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This isn't telling us something we don't know, but it's a good thing NASA makes these vids (h/t Greenman3610):
Posted by Neven on September 26, 2011 at 16:51 in Video | Permalink
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This week's Economist has an interesting article about arctic sea ice. http://www.economist.com/node/21530079
Rich and Mike Island |
September 26, 2011 at 23:49
Any thoughts on the rapid refreezing?
Should the oilcompanies worry?
Hans Verbeek |
September 27, 2011 at 12:19
It isn't all that rapid compared to other years. We've started speculating a bit in the comment section of the last SIE update.
Areas of interest IMO are:
1. Northwest Passage and Canadian Archipelago
2. Barentsz and Kara Seas (very warm water there)
3. Ice edge on the Atlantic side
4. Hudson Bay
The oil companies should definitely worry (about AGW and Peak Oil), but they don't. All they worry about is maximizing profit, at the expense of everything, even themselves.
In regard to the Arctic, what they could worry about more than the ice is changing atmospheric patterns (big storms for instance). But I'm not seeing any sign of worry over that, so either they're not thinking about it or it's not a threat to oil rigs.
September 27, 2011 at 12:26
The Arctic will remain a hostile environment for humans and oilcompanies.
What do you make the theory of M.A. Vukcevic about the relationship of changing geomagnetic fields and the temperature in the Arctic?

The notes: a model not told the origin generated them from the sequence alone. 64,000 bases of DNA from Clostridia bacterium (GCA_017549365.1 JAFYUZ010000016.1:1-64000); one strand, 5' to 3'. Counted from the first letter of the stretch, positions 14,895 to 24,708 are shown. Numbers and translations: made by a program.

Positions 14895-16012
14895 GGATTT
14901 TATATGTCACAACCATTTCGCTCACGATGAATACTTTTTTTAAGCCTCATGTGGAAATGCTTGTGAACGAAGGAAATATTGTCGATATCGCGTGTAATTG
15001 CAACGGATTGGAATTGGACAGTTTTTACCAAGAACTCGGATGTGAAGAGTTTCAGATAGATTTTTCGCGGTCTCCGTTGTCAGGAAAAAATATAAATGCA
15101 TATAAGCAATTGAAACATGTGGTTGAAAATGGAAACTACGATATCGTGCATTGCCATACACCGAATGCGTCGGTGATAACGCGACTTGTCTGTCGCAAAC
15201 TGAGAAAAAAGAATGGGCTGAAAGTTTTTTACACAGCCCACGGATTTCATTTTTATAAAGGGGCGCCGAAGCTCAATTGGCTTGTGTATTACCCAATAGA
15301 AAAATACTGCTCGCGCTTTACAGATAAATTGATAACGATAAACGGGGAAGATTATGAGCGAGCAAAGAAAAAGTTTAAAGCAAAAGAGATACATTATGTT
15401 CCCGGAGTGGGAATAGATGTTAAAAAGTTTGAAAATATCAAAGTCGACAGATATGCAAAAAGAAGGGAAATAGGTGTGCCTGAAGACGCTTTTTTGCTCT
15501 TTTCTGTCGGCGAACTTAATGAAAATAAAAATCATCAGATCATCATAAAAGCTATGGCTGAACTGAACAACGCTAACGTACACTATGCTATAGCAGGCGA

Interesting, far-fetched or complete b*ll*cks?
Hans Verbeek |
September 27, 2011 at 21:00
I lack the knowledge to judge his theories, Hans, but from what I've taken away from his discussions with Leif Svalgaard on WUWT is that he isn't the most objective or trustworthy of sources.
September 27, 2011 at 23:27
there is no rapid refreeze taking place.
that graph shows 30 percent concentration, not the ice edge.
Chris Biscan |
September 27, 2011 at 23:33
@Neven (and @Hans): with regard to oil companies and big storms, Joe Romm made an interesting point in a recent post. He found (anecdotal evidence) that as many as half of the (scientific but unqualified) climate change deniers around were geologists, particularly those employed by oil companies. It should therefore come as no surprise that they would assume no increase in storm size as the ice melts.
A recent article in Business Week on Exxon Mobil efforts to drill off Point Hope Alaska (Chukchi, just north of Bering Strait) suggests that EM is spending little effort determining what effects climate change will have on local communities and wildlife that might affect drilling, and therefore is probably not thinking much about the subject at all. - w
Wayne Kernochan |
September 28, 2011 at 02:34
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